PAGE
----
Access Charge: Refers to two types of charges. The first is known as the carrier common line (CCL) charge or carrier's carrier charge. It is assessed by local-exchange carriers against toll carriers for interconnecting them with the local-exchange network. The second, the subscriber line charge (SLC), is paid by exchange customers for access to the local-exchange network to make interexchange calls.
Access Tandem: A switching system that provides traffic concentration and distribution functions for interLATA traffic.
ADSL (Asymmetric Digital Subscriber Line): A standard allowing digital broad- band (over 6 Mbps) signals and plain old telephone service to be transmitted up to 12,000 feet over a twisted copper pair.
AIN (Advanced Intelligent Network): Bellcore's switching concept that centralizes a significant amount of intelligence rather than constantly placing more and more information in the central office switch.
AOS (Alternative Operator Services): Name applied to those non-telephone company businesses that provide operator services (e.g., to private pay phone operators).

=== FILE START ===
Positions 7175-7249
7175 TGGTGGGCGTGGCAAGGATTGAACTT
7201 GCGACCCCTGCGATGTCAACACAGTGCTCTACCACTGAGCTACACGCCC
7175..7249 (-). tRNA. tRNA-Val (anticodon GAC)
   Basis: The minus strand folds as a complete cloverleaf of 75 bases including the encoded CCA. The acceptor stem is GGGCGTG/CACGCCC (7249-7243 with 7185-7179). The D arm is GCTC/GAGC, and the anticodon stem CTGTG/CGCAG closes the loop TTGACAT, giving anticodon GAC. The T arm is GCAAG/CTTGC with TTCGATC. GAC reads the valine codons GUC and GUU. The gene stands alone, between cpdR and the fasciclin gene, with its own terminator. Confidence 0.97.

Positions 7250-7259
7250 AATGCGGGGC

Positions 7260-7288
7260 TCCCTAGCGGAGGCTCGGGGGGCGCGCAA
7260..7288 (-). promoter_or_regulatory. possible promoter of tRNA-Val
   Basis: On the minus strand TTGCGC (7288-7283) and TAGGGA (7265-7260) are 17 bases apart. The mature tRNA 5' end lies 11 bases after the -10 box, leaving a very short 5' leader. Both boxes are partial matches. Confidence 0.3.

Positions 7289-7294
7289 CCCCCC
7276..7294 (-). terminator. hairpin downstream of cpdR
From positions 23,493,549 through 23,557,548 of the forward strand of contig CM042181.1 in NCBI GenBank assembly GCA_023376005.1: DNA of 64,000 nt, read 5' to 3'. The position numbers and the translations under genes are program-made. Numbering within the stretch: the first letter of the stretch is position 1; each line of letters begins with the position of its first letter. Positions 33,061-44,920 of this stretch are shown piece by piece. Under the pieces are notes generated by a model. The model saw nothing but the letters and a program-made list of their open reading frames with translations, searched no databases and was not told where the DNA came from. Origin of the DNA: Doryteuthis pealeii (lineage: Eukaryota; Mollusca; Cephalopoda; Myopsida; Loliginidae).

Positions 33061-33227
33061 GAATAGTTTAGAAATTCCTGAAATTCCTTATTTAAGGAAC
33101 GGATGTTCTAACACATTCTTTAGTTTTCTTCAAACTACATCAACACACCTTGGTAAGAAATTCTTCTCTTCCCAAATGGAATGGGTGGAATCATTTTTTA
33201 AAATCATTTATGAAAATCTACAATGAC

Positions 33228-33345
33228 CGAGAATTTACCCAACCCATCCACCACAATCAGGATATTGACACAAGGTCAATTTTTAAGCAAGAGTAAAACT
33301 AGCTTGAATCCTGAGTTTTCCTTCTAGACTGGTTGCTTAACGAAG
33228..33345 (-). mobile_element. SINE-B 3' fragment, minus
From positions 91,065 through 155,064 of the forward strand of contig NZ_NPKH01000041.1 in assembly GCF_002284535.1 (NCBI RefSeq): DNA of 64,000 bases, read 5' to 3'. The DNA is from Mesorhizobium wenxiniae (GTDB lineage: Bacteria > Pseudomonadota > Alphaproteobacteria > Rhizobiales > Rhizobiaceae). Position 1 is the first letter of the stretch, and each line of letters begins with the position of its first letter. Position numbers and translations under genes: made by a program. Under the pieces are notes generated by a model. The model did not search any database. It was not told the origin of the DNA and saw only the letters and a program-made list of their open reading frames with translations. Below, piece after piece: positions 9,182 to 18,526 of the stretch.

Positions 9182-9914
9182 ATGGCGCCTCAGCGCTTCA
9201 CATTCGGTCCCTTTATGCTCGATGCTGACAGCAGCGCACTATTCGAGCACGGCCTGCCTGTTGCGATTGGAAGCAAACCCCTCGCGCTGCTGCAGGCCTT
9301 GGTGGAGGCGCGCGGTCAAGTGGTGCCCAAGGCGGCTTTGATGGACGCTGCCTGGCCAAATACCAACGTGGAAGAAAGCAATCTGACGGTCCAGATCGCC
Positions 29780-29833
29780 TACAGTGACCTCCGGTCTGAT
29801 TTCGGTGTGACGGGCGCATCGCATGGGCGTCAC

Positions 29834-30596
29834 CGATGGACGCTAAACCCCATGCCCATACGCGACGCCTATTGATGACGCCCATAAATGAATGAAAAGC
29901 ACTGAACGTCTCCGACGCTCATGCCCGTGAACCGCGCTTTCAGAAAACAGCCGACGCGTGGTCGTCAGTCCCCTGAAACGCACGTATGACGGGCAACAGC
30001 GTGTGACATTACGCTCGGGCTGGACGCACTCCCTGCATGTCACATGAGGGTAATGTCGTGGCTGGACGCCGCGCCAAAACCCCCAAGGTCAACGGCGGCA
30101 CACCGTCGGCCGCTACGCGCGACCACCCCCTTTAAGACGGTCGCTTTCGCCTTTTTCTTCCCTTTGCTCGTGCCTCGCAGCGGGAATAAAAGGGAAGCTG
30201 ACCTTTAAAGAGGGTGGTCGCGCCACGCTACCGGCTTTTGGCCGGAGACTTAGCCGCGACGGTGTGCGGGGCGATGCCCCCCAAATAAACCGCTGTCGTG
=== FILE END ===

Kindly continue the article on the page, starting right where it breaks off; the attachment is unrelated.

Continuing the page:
Asynchronous Transfer Mode: A transmission/switching scheme that is used for very high speed transmission. ATM appears to be the technology of choice for multimedia transmission.
Bell System: A term synonymous with the predivestiture American Telephone and Telegraph Company, which principally consisted of twenty-three local-exchange operating companies, Western Electric Company, Bell Laboratories, and Long Lines. Long Lines became the core of postdivestiture AT&T.
BOCs: Bell Operating Companies. The twenty-two operating companies divested from the Bell system under the MFJ. They provide intraexchange transport of calls and local access to interexchange service.
Bypass: The circumvention of a charge for a particular service by use of a lower-cost alternative. Potential for bypass exists when a service is priced substantially above cost or when a different technology is available at a lower cost. Toll and exchange bypass occurs by means of satellite, microwave, private line, and/or cable television facilities.
CAP (Competitive Access Provider): Alternative carrier (e.g., Teleport and Metropolitan Fiber Systems) that competes with telephone companies in carrying traffic. Usually these companies construct a fiber ring in an urban area to attract businesses to use their services in addition to or in place of the services of the local telephone company.
CEI: Comparably Efficient Interconnection. A postdivestiture service requirement imposed on the BOCs to assure that unaffiliated companies can attach to the network as efficiently as the BOCs.